Julian Eaves reviews Noye”s Flood, a community theatre piece now playing at the Theatre Royal Stratford East
The gentrification of Stratford continues apace with this Ur-Community Theatre piece from the hands of Benjamin Britten and the 15th Century authors of the Chester Mystery Plays, not to mention a few odds and ends scrambled together from various ecclesiastical sources. It is nothing if not eclectic. And it carries quite a reputation before it, of being rather wonderful – at least according to the received opinion of the 1950s.
A curiosity it certainly is. About an hour long, mainly populated by enthusiastic kiddies tricked out as animals to be herded onto the Ark featured in the famous story from the Book of Genesis about the Universal Inundation, and adorned with a few grown-ups who play the more talkative characters involved. The Great Flood, as we know, is one of God's more notorious fits of pique against His Creation. Speaking of which, there is a good bit of chat in here later on about ‘no more revenge'. Well, I would advise audiences to pay close attention to such ‘promises'. A casual inspection of subsequent biblical (if not actual) history reveals that God is about as good at living up to his promises as our esteemed mortal leaders of today. How curious.
The children here are numerous and drawn from local schools – Brampton Primary and Churchfields Junior – while the orchestra is stuffed full of young players from all over the city, beefed up with a few principles from mainstream professional bands (the leader is Janice Graham of the ENO, whose joint-baby this project is. Soutra Gilmour has been enlisted to create the – typically – dominant set with animal artwork by Oliver Jeffers. Luke Halls floods the lot with video projections, and Oliver Fenwick lights it. Wayne McGregor assisted by Sarah Downing provides some splendid choreography for the Raven (either Alyssia Baptiste or Neve Woodham, and I suspect I saw the latter – definitely the highlight of the production) and the Dove.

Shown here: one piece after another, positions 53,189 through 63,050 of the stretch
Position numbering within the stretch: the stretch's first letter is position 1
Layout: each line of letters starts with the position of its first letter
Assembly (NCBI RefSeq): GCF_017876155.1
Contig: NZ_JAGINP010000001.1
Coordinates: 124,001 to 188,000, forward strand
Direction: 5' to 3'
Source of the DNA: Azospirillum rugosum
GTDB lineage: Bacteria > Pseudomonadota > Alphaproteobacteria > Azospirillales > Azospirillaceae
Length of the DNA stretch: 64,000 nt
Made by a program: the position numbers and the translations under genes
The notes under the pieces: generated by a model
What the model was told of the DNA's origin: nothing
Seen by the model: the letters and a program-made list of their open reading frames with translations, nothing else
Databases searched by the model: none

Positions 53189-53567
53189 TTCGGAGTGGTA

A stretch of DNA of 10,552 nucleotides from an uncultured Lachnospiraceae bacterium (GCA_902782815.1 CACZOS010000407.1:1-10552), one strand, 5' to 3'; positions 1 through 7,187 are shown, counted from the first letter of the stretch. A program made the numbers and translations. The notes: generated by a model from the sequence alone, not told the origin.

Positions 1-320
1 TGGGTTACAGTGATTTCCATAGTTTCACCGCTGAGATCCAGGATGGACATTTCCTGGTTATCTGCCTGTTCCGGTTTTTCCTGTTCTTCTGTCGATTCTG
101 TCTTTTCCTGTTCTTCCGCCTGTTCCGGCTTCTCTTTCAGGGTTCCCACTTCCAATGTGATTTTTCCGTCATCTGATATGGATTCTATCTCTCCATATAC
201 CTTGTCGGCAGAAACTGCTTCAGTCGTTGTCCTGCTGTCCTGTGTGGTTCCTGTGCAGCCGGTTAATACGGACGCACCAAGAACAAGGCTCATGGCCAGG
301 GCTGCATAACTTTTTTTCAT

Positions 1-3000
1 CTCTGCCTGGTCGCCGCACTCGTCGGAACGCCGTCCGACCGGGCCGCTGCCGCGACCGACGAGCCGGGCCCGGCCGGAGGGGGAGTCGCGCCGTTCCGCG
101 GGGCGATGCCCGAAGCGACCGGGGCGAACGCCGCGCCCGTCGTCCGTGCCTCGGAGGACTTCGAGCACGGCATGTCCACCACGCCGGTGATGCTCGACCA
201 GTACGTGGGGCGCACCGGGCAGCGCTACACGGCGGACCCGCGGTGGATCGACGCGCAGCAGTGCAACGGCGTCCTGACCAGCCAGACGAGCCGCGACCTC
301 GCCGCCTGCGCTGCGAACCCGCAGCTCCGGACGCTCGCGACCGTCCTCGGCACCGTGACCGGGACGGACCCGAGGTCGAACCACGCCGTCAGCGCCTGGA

Suzanne Bertish makes for an imposing and well-spoken God, making you wonder why we don't see her more often on the stage. Her protege, the Ark building Noah, is Marcus Farnsworth and his spouse, Louise Callinan. Both do a creditable job of reminding us how Britten can sound when real singers get a crack at his music. Elsewhere, it's catch as catch can with a lot of amateurs. The mini-chorus of Gossips (this is not a libretto which shies away from perpetuating stereotypes, paces the modish change of gender of the Creator): there are some clearly cathedral-choir (or similar) trained voices here, as well as others with less vocal wherewithal about them. You can make out some of the things they sing,… not all. Generally speaking, though, most people know it rained a lot and there was more flooding than even Tewkesbury has seen.
Probably as enjoyable as anything happening on stage are the three moments when the theatre audience is enrolled, by the charming ENO director of music, Martin Fitzpatrick, to learn and then belt out some best-loved Songs of Praise. ‘For Those In Peril On The Sea' is perhaps the stand-out success there: and I had the good fortune to go through it alongside someone who had learnt it in the stalls of Eton Chapel. Yes, it is that sort of a show, with that sort of an audience.
The East End? Where is that? What is it? An hour spent in the company of this delightfully charming theatrical entertainment will do little to enlighten you on the subject. Nay, not even the presence of the Stratford East Singers, or the other participant sources: ENO Baylis, ENO Community Choir, or the Guildhall School of Music and Drama. A drink in the bar will evidence further the movement of Nadia Falls' emporium into the arms of gentlefolk and away from any connection with any ‘black' immigrant population with roots on other continents: the bar has been stripped back and painted… white.
Until 13 July 2019